The Work Of A State Health Department: Controlling Sanitation Of The Enviroment

The Work Of A State Health Department: Controlling Sanitation Of The Enviroment

 A “wholesome living environment,” according to the American Public Health Association, “devolves largely upon the state health department.” Decades ago, pioneer health departments in the United States paid particular attention to such environmental factors as water supply and waste disposal. Later, there was increasing concern with milk and food and, in recent years, with air pollution, housing and radiation.

So, let’s take a look.

Water Supply and Sewage Disposal

Water Supply and Sewage Disposal

Diseases such as cholera and typhoid fever, which were caused by the drinking of polluted water, were responsible for many deaths in the United States until steps were taken to purify the water supply. The development of adequate methods of purification represents a triumph of the sanitary engineer. There have been no cases of cholera in the United States since 1873, while typhoid fever is a vanishing disease in this country.

A kindred problem is the adequate treatment of sewage that flows into streams or lakes. What we call sewage consists of liquid wastes plus a certain amount of solid matter carried off in these wastes. In practically all cases, the sewage must be treated before it is allowed to flow into any body of water.

State health departments play an important part in the purification of water and in sewage disposal. Plans for the construction of water-supply and sewage disposal plants must be submitted to these departments for approval. The public health engineering staff looks over the plans carefully. It then recommends alterations, additions or deletions, if any features of the plans are not in accordance with sound public health engineering practices. Regular and frequent laboratory tests are required to ensure the purity of water supplies. Unless a qualified local laboratory can make such tests, samples have to be submitted to the state health laboratory. Monthly reports on both water and sewage plants are sent to the state health department.

The Disposal Of Solid Wastes

The Disposal Of Solid Wastes

This is also a concern of the state health department. Such wastes are very often disposed of by incineration (burning). Some municipalities located on seacoasts dump solid wastes into the ocean after towing them to a considerable distance from the shore. In many cases, the sanitary-fill method is used. In this, garbage and other kinds of solid refuge are first compressed to a dense mass and are covered by several feet of dirt. The most unsanitary method of waste disposal is the open dump, which is a haven for disease-carrying flies and rats. The state health department keeps a close check on such dumps and instructs dumping agencies in the proper use and care of sanitary fills.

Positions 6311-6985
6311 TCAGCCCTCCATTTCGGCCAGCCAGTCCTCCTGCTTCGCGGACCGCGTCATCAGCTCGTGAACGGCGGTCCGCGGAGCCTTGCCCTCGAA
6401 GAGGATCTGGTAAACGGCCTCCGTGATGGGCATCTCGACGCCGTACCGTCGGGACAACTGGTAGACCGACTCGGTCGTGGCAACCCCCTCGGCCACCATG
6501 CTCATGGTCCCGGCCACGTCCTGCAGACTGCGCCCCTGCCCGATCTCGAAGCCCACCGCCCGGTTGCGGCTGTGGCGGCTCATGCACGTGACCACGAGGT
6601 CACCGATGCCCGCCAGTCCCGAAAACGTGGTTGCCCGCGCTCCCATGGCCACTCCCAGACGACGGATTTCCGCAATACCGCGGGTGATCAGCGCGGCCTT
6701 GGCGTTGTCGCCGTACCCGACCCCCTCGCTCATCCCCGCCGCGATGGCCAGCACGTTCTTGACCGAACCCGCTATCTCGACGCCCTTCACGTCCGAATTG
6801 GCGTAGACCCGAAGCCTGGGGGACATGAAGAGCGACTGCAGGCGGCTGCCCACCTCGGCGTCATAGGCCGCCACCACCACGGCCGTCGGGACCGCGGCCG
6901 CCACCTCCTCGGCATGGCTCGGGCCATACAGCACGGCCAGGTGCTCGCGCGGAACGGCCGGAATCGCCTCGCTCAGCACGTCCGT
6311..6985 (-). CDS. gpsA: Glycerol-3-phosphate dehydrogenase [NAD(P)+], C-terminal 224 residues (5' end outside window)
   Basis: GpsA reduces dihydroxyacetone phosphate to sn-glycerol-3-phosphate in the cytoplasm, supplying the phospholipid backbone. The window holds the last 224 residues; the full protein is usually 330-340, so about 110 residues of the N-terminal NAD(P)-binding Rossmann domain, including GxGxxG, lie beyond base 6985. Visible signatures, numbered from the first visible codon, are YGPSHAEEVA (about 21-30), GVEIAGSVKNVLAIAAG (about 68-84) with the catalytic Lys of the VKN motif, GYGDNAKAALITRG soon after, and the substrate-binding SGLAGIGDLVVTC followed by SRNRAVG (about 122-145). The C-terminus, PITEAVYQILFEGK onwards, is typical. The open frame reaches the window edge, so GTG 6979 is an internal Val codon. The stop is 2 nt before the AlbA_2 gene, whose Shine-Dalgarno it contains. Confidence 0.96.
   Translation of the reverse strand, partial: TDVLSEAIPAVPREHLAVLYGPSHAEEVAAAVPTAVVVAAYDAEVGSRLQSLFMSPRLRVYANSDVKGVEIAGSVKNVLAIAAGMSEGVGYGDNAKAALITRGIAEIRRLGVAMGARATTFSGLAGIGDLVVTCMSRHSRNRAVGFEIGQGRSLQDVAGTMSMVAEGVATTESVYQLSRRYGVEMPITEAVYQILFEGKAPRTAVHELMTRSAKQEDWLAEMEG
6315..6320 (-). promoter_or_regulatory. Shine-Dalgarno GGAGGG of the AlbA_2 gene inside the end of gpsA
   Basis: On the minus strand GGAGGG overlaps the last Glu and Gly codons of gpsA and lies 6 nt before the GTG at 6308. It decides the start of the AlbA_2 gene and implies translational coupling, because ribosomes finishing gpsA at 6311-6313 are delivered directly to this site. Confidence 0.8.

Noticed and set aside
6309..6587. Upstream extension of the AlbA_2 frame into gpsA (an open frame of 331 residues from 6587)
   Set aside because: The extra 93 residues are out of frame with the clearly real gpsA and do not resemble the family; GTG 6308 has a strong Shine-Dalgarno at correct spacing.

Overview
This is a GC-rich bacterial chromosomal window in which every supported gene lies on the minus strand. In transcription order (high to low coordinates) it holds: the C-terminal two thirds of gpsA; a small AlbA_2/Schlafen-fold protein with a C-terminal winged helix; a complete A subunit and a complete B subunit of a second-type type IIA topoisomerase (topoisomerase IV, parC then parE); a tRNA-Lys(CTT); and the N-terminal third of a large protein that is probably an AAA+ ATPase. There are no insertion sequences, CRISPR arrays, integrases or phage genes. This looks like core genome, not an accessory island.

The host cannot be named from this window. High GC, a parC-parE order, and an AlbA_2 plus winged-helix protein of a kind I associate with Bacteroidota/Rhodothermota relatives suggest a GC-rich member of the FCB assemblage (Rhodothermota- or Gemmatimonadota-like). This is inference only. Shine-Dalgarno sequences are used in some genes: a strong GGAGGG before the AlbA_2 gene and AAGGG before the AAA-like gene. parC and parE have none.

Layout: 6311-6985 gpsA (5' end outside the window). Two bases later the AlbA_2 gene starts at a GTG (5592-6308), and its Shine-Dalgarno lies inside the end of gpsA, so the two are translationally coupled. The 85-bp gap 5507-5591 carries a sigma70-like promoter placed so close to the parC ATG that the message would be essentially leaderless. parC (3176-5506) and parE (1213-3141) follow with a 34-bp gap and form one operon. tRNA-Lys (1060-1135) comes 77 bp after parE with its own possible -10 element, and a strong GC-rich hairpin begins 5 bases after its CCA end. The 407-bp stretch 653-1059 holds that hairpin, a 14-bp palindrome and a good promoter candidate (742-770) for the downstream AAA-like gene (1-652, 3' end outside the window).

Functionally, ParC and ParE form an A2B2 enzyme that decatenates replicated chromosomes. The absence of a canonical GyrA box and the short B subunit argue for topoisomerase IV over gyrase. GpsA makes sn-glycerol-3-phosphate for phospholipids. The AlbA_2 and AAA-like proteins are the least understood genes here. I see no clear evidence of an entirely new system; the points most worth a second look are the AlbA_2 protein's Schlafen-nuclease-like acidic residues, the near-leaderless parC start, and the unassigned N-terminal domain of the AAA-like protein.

Inspection Of Milk And Other Foods

Inspection Of Milk And Other Foods

In some states, the inspection of milk supplies and the processing of foods are the responsibility of the state agricultural department. In others, the state health department has the responsibility. When, however, an outbreak of food infection or poisoning occurs or when a milk supply is suspected of having caused an outbreak of typhoid fever or septic sore throat, the state health department takes full charge. It has the responsibility of determining the source of the infection and of removing the supply of food or milk from the market, if necessary.

Vector Control

Vector control is another important function of state public health departments. A vector is an organism that transmits germs or other agents of disease. The rat, for example, helps spread plague, trichinosis and other diseases. Mosquitoes are responsible for the transmission of yellow fever and malaria; ticks are vectors of such diseases as spotted fever and Q fever.

The presence of an entomologist on a state health department staff is of great help in determining the type and source of insect-borne infections.

 

 

 

 

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